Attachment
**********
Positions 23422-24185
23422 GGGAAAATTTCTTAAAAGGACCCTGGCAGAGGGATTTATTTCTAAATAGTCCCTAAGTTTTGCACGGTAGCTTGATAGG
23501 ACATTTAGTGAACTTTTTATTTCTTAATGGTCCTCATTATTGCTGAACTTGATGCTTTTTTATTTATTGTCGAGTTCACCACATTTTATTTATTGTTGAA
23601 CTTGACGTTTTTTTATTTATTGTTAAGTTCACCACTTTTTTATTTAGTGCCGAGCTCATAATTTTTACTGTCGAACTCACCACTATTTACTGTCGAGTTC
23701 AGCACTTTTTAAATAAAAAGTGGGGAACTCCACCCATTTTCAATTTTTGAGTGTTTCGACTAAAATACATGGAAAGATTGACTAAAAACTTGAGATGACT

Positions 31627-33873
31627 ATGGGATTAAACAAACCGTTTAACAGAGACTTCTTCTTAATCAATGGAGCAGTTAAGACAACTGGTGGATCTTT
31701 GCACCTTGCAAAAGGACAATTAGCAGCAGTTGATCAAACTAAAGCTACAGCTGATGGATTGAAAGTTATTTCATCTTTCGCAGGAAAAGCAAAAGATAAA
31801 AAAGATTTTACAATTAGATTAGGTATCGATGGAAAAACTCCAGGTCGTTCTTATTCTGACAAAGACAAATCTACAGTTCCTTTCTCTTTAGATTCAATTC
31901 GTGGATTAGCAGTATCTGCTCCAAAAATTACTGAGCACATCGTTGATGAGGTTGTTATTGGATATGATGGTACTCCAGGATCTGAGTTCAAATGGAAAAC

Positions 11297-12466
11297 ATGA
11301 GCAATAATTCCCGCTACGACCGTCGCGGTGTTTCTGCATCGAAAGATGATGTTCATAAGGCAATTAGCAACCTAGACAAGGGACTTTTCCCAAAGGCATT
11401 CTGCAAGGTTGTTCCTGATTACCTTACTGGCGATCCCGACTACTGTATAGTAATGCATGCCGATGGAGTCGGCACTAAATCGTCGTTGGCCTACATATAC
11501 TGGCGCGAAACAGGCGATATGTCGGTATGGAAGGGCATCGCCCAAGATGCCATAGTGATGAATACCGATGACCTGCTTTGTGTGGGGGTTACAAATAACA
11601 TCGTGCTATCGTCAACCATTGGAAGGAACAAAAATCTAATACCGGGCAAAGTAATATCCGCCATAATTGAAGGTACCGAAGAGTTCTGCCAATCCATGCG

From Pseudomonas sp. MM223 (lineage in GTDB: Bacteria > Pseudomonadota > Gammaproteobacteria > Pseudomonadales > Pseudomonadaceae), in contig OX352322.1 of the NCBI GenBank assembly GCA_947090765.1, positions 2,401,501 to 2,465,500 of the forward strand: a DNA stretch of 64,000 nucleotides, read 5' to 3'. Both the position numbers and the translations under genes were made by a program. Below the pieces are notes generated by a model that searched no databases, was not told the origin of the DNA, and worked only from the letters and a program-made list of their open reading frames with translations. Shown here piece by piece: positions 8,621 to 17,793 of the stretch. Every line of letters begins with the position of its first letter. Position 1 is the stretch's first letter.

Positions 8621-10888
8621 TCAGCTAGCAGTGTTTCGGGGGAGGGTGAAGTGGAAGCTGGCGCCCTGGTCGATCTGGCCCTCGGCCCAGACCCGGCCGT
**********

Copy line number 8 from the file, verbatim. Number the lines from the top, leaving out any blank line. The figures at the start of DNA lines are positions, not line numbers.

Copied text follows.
31701 GCACCTTGCAAAAGGACAATTAGCAGCAGTTGATCAAACTAAAGCTACAGCTGATGGATTGAAAGTTATTTCATCTTTCGCAGGAAAAGCAAAAGATAAA